Evergrande’s Hui Cuts Stake for First Time in Race for Cash

Evergrande’s Hui Cuts Stake for First Time in Race for Cash

(Bloomberg) — China Evergrande Group Chairman Hui Ka Yan cut his stake in the company for the first time since it went public in 2009, the latest sign he’s liquidating personal assets to help stave off a default by the world’s most indebted developer.

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Hui sold 1.2 billion Evergrande shares for the equivalent of $344 million on Thursday, according to a filing to the Hong Kong Stock Exchange. That pares his stake together with that of his wife to 67.87% from 76.96%, the filing showed Friday.

Chinese regulators have urged Hui to use his own wealth to help shore up the finances of his distressed property empire, which has liabilities exceeding $300 billion. He has injected more than $1 billion into Evergrande since July, mainly by disposing of personal assets and pledging shares, China Business News reported last week.

Hui sold the shares at an average HK$2.23 each, the filing showed. That was a 20% discount to the closing price on Wednesday. The document didn’t identify the buyers.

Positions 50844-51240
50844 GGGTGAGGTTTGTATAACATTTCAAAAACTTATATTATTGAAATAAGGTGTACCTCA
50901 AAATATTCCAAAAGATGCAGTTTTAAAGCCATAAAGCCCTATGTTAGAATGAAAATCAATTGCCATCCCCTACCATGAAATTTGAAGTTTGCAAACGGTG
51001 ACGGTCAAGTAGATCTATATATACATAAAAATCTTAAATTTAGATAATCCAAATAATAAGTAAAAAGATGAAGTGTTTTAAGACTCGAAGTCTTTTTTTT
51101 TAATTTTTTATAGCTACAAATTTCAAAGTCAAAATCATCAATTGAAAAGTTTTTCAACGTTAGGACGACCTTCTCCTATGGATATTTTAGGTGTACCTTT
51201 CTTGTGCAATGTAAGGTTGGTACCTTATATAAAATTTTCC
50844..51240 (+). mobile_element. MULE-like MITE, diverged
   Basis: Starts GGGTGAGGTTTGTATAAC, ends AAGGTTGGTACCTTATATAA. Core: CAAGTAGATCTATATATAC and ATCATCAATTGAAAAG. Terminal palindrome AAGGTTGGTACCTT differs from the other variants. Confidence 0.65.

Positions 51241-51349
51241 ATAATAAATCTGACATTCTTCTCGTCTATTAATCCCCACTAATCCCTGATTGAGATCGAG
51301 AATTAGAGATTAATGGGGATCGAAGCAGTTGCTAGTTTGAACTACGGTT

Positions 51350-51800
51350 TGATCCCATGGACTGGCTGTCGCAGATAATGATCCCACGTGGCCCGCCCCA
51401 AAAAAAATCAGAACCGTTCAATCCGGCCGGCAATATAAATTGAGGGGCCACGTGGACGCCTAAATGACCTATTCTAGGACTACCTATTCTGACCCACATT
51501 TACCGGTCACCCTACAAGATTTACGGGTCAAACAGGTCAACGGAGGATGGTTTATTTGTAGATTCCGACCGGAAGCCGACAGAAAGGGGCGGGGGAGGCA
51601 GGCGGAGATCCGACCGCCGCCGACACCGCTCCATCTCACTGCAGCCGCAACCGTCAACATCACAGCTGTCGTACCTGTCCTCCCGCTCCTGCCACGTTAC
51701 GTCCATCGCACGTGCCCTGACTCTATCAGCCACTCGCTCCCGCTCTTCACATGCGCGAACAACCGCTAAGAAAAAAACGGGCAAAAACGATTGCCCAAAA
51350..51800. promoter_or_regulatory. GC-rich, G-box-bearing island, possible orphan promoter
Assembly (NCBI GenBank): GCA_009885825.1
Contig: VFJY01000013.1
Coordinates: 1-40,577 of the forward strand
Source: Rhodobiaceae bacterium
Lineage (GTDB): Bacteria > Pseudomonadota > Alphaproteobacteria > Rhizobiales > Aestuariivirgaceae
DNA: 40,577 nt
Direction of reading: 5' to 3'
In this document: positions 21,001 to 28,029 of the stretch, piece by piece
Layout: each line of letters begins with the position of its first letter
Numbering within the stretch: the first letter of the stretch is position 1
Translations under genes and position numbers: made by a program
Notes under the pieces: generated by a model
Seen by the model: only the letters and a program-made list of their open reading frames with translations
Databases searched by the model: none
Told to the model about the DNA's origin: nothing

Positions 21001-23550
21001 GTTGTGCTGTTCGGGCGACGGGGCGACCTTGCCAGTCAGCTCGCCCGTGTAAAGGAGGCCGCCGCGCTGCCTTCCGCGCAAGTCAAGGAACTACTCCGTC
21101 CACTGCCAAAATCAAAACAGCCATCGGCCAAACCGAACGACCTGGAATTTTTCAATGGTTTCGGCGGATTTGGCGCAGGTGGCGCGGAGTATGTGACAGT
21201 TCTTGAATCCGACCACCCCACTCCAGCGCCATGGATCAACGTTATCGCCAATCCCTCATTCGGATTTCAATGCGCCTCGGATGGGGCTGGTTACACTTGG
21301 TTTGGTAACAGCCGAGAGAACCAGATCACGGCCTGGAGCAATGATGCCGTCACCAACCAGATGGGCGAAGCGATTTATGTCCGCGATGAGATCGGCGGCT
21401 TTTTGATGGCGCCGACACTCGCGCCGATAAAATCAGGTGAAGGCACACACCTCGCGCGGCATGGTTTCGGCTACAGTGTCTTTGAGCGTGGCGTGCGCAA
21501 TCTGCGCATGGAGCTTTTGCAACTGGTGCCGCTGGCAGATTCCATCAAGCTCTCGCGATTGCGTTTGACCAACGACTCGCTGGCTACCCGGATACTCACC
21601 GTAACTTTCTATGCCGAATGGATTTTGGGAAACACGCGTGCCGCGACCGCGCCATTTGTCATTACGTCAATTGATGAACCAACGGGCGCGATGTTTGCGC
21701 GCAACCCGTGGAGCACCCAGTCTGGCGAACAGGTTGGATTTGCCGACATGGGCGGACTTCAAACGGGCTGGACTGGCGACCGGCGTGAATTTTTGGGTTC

Shares of Evergrande closed 10% lower at HK$2.50 on Friday before the filing was made, taking this year’s decline to 83%.

The disclosure helps shed some light on a series of large Evergrande share transfers in Hong Kong’s Central Clearing and Settlement System that had piqued traders’ interest over the past week. The emergence of a 2.8 billion share position in the clearing system last Friday had fueled speculation that Hui might be preparing to transfer ownership or pledge the stake as collateral for loans. It now appears that Hui sold 1.2 billion of those shares, though it’s unclear what might happen to the remainder of the stake.

Despite several last-minute payments on dollar debt in recent weeks, Evergrande’s bonds are trading at deep discounts to par value as investors brace for what could be one of China’s largest-ever debt restructurings. The company’s dollar note due March 2022 was trading around 33 cents on the dollar on Friday.

Evergrande, which has businesses ranging from electric vehicles to bottled water, has been selling assets to raise cash as regulators clamp down on leverage in the property industry. The company agreed last week to dump all its remaining shares in internet business HengTen Networks Group Ltd. Its soccer stadium has been taken over by a government body with a view to selling it, Reuters reported earlier Friday.

(Updates with shares in fifth paragraph)

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